Republicans "are kind of between a rock and a hard place," said Olivia Morgan, spokeswoman for the Democratic Congressional Campaign Committee. "On one hand, they risk alienating the base that they need to turn out by ignoring it, and on the other hand, they risk turning off swing voters who will vote for the other guy if they talk about it too much."
In Rainbow City, a suburb south of Gadsden, 42-year-old dentist Rex Wilson, a Republican, reflected that conundrum, saying that he thinks Gingrich "is correct in the things he's saying, but I don't know how well thought out it is. I think he could have at least waited until Ken Starr turned in his report [to Congress] before he started blasting away."
William G. Peppenhorst, a 56-year-old utility company manager from Gadsden and a Republican, said the cloud around Clinton "detracted from the presidency" and he believes "where there's a lot of smoke, there's fire." But he was uneasy with Gingrich's recent comments: "I have mixed emotions. I don't know if the Republicans can do that. If they have to use that [as an election issue], we're in trouble."
Ann Harper, a 62-year-old retiree from Gadsden, said she is a Republican "because I'm a Christian. I'm against abortion and homosexuality." She said she believes Republicans need to "draw a line in the sand." But she doubts Gingrich can do it without turning many people off. "I'm just not comfortable with that," she said, referring to the speaker's recent statements.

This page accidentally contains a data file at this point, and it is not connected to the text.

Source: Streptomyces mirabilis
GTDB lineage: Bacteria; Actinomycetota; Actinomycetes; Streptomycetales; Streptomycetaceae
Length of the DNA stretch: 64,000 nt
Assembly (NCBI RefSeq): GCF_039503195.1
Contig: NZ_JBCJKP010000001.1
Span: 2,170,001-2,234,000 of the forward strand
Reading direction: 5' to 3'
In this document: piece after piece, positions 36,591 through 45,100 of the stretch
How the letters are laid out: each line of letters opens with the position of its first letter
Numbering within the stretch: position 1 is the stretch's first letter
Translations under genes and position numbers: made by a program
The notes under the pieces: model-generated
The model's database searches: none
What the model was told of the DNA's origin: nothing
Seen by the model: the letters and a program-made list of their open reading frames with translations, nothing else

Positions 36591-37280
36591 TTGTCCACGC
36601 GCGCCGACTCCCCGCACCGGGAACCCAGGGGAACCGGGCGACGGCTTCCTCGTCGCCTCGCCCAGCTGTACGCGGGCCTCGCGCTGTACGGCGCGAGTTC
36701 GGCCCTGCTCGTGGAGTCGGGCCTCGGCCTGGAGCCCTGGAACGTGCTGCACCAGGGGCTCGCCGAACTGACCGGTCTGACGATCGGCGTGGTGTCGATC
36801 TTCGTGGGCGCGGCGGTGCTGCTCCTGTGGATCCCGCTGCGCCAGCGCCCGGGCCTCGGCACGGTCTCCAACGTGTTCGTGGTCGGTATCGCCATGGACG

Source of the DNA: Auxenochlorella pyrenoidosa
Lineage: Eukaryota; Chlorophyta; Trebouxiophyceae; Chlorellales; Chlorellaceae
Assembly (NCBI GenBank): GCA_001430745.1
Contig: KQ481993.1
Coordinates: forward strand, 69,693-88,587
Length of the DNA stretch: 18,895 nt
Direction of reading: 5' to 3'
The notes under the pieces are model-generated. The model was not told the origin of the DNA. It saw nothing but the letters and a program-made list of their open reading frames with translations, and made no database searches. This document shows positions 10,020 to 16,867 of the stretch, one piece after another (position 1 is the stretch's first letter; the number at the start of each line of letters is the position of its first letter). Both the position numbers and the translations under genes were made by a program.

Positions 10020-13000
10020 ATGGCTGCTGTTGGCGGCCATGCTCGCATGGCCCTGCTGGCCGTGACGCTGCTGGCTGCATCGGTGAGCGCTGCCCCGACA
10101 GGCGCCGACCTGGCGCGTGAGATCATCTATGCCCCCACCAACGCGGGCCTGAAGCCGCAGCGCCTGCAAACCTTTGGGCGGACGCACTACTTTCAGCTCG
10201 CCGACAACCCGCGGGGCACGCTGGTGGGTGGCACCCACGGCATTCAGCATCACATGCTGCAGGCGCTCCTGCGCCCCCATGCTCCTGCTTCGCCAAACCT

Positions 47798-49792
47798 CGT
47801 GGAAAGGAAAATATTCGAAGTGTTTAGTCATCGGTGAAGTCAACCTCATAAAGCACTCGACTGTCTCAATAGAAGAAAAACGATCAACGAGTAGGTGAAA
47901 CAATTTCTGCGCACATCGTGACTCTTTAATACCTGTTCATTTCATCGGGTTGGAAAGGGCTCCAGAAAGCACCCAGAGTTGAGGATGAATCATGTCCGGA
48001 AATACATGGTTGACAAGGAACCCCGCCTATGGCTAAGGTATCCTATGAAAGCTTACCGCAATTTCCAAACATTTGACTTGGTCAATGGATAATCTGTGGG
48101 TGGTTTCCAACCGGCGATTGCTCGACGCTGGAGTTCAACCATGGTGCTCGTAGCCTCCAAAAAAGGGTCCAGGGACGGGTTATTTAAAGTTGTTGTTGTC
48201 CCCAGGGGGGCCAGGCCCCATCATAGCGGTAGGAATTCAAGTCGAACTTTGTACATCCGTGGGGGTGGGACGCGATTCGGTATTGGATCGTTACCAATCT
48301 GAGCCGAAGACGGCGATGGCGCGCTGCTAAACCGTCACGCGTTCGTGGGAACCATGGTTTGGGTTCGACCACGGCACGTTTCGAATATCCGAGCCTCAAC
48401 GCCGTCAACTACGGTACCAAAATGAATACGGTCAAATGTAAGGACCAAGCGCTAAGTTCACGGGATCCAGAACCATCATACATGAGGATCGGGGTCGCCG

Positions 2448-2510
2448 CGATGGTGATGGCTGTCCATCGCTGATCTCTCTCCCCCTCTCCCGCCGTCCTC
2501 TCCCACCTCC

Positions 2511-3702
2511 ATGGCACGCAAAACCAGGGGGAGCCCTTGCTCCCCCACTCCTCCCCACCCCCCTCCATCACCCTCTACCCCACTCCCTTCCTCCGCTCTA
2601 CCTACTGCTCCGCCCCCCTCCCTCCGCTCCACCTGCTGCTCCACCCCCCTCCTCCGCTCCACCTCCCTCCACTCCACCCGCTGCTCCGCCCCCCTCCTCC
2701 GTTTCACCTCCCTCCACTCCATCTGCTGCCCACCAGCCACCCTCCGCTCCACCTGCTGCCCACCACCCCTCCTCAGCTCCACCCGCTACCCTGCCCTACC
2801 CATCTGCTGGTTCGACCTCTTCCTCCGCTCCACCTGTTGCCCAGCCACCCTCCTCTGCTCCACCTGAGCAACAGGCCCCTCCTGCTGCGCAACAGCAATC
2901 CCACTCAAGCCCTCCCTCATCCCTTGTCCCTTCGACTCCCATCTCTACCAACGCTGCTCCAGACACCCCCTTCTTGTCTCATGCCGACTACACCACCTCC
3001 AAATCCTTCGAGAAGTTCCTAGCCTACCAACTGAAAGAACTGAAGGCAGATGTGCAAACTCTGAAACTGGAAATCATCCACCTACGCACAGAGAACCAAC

Gadsden, with a population of about 43,000, is the largest town in a sprawling, rural congressional district that stretches from one end of Alabama to the other in the northern third of the state. A labor town between Huntsville and Birmingham, Gadsden for years voted Democratic.
But Republicans have become more prevalent in recent years around Gadsden, mirroring the changing political landscape of the rest of the 14-county district. In 1996, Clinton won Etowah County, where Gadsden is located, with 48 percent of the vote. But he lost the district, with 43 percent of the vote. Aderholt won his race with slightly more than 50 percent of the vote, giving Democrats hope this year that his support is soft enough to make him vulnerable.
In Washington, some Republicans acknowledge the riskiness of Gingrich's strategy. At a breakfast with reporters last week, GOP pollster Linda DiVall said Gingrich's efforts to soften his image had begun to pay off in rising poll ratings. DiVall said she believes Gingrich grew frustrated with the behavior of Clinton and the Democrats. Even so, she said, his outspokenness could come with "personal risks."
Standing outside his stately brick home in a neighborhood called Andrew Jackson Heights, Brown said that even though he has misgivings about the effectiveness of Gingrich in attack mode, he understands the attempt to reach out to voters like him.
"I guess I kind of welcome it," Brown said. "He just has to guard what he says."
© Copyright 1998 The Washington Post Company